Battle Ram (1982)
In Rudy Obrero’s Battle Ram illustration, the castle is is in the distant background. It has the general look of the version of Castle Grayskull that appeared in the Battle Cat illustration. In this instance, the castle is set some distance away from a deep chasm.
He-Man and Wind Raider (1982)
The castle is a bit more finely detailed in Rudy Obrero’s He-Man and Wind Raider illustration. It follows the general look and design of the Castle Grayskull packaging, but now the castle sits on a rocky, smoke-filled battlefield, with no hint of any trenches or chasms.
Wind Raider (1982)
Rudy Obrero’s Wind Raider illustration (below) is interesting for a few reasons. First of all, it again seems based on Rudy’s Castle Grayskull packaging illustration, complete with oversized jaw bridge. In this scene one tower has been destroyed by He-Man’s Wind Raider anchor (remember at this point the castle was no one’s home base).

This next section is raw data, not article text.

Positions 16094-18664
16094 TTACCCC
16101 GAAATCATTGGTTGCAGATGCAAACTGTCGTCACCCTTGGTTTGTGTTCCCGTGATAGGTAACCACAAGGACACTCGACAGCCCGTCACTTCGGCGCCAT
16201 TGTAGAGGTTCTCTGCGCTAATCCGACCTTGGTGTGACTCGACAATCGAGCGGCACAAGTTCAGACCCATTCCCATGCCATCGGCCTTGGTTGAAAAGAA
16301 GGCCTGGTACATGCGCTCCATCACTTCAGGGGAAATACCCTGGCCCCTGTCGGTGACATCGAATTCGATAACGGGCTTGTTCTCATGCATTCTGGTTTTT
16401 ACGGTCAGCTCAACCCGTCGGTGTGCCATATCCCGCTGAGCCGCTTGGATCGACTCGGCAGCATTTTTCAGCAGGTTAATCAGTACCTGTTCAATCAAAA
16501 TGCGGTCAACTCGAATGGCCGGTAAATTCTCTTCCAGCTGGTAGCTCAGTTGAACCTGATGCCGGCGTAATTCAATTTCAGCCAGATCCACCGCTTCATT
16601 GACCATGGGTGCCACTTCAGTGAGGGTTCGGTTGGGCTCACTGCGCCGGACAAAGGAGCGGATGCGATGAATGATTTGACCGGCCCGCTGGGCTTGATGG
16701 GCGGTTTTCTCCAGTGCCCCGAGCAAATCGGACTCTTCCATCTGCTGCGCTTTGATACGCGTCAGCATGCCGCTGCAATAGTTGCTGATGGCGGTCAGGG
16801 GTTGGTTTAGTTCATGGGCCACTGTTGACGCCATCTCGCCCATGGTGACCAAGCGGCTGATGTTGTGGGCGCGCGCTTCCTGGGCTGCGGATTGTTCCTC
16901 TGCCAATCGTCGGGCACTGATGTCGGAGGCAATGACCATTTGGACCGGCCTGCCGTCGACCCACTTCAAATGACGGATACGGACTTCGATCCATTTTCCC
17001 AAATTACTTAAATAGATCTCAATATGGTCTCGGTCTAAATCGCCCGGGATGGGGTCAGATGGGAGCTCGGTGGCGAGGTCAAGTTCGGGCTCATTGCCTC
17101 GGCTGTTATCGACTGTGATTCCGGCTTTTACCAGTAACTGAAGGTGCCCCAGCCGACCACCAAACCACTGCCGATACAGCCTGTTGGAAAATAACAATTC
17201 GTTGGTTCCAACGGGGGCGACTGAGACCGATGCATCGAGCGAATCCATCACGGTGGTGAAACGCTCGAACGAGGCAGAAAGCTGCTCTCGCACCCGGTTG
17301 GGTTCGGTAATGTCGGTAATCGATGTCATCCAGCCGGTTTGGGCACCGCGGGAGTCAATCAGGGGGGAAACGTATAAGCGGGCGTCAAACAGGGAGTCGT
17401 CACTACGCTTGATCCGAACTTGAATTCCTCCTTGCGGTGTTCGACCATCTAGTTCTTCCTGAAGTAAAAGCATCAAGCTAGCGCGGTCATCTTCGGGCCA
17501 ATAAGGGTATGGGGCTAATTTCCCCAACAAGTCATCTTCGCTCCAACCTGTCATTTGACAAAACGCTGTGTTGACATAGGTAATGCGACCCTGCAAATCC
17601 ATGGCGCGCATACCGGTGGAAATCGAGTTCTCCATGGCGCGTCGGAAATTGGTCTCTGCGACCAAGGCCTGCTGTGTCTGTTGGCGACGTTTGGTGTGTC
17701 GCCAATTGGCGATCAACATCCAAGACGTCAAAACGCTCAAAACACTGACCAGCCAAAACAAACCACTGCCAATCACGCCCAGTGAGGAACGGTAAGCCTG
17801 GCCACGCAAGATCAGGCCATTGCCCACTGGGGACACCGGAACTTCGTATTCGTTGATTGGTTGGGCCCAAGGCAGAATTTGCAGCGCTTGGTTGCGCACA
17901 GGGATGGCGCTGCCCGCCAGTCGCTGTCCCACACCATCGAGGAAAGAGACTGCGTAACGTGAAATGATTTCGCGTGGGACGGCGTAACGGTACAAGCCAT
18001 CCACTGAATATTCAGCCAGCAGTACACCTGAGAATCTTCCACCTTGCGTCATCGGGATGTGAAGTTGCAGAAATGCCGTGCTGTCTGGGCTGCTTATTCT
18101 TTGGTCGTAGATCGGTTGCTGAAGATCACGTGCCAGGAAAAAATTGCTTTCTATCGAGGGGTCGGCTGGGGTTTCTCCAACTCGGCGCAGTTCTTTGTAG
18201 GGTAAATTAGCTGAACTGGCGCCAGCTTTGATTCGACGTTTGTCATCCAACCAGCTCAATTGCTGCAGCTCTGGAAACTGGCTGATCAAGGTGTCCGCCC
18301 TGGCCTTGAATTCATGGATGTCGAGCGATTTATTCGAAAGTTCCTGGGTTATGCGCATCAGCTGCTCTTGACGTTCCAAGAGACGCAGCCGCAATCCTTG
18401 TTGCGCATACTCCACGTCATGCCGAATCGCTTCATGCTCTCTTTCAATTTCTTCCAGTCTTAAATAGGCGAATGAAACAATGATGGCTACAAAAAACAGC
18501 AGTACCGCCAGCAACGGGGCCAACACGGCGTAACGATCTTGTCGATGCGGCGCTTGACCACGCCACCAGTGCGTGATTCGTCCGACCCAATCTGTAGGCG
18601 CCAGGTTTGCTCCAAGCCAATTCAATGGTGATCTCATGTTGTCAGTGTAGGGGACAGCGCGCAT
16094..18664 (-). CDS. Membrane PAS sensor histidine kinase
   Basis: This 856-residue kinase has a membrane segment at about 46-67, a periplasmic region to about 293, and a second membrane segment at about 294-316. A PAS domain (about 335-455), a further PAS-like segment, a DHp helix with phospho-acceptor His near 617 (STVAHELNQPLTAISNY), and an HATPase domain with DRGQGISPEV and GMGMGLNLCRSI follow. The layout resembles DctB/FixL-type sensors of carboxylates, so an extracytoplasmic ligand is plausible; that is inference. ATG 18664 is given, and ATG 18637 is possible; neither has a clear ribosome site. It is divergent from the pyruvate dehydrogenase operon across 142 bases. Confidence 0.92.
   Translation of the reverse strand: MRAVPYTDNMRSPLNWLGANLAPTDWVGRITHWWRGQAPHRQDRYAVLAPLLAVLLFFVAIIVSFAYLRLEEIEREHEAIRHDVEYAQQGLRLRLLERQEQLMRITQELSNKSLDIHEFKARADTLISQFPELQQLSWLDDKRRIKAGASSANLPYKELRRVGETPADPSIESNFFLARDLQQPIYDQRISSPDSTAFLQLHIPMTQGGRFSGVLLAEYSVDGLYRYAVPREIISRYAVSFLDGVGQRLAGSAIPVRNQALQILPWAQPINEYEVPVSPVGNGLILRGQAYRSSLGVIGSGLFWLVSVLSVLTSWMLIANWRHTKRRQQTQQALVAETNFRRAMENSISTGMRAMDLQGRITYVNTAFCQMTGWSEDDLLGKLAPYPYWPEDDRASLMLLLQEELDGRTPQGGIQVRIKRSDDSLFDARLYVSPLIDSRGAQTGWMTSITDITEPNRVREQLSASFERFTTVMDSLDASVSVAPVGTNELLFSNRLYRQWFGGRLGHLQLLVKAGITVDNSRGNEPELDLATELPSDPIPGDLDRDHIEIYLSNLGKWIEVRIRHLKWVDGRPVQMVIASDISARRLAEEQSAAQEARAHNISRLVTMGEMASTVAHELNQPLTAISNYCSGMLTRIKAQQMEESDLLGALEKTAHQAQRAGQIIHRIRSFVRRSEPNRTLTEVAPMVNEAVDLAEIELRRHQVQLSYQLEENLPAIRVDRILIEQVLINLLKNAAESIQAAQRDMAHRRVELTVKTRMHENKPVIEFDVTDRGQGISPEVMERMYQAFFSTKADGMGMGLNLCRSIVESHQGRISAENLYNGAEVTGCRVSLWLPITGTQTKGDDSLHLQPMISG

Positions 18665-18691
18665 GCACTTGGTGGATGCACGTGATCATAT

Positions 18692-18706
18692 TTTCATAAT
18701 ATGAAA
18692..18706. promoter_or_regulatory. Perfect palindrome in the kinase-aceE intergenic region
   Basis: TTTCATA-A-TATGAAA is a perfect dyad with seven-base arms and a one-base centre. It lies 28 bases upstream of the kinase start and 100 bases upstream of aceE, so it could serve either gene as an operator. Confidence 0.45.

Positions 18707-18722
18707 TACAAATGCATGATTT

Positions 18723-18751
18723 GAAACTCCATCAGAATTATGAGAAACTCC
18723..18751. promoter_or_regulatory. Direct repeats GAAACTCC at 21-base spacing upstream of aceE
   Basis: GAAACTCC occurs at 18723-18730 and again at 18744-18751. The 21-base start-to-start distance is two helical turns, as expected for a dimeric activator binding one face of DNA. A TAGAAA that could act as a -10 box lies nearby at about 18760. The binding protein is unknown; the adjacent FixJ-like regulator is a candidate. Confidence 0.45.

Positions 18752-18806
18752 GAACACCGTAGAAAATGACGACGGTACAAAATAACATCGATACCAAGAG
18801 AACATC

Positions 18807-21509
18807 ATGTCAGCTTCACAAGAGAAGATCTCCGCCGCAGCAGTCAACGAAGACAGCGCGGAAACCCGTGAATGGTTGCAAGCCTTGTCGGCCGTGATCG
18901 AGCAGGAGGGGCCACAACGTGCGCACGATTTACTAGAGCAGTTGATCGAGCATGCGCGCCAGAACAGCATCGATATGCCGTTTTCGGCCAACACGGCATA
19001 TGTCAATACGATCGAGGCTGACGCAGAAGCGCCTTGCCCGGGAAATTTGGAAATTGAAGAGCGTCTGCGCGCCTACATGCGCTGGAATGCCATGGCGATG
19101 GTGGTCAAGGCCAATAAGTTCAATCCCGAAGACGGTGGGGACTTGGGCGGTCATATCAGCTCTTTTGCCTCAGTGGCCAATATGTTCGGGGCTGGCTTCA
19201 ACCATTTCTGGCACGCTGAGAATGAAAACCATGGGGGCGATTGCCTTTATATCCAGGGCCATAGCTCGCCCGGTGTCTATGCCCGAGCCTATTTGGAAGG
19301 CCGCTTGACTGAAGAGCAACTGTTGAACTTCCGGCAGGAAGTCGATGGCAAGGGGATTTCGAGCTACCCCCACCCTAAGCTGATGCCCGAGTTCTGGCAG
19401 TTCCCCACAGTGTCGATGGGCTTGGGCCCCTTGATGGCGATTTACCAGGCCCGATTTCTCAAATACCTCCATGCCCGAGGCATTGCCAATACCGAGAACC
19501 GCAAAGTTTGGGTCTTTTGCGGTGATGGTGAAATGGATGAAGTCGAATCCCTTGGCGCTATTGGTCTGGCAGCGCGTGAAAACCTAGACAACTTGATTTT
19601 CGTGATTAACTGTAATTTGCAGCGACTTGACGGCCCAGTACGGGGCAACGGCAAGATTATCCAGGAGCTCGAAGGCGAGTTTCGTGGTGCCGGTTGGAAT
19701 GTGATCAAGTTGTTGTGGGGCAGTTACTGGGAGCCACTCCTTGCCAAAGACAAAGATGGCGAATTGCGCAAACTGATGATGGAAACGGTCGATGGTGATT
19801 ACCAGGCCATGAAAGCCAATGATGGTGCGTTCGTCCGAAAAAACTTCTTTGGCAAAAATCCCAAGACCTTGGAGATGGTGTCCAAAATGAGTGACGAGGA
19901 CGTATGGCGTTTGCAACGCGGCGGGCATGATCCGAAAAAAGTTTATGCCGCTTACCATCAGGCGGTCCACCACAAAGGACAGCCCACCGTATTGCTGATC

Finally, the Castle this time sits on small, rocky island in the middle of a lake (or so it appears). That’s significant because that’s the setting that designer Mark Taylor originally had in mind for the castle:
“The visible Castle rises above a fetid lake/moat inhabited with assorted exotic and dangerous flora and fauna, the castle extends seven levels/floors into the bedrock of the lake. Each level distorts reality (i.e., time and space) more than the one above. For example: the levels below the weapons storage room (armory) start with all the weapons that exists within one century each way from the present (MOTU time), the floor below that within five centuries years each way and so on.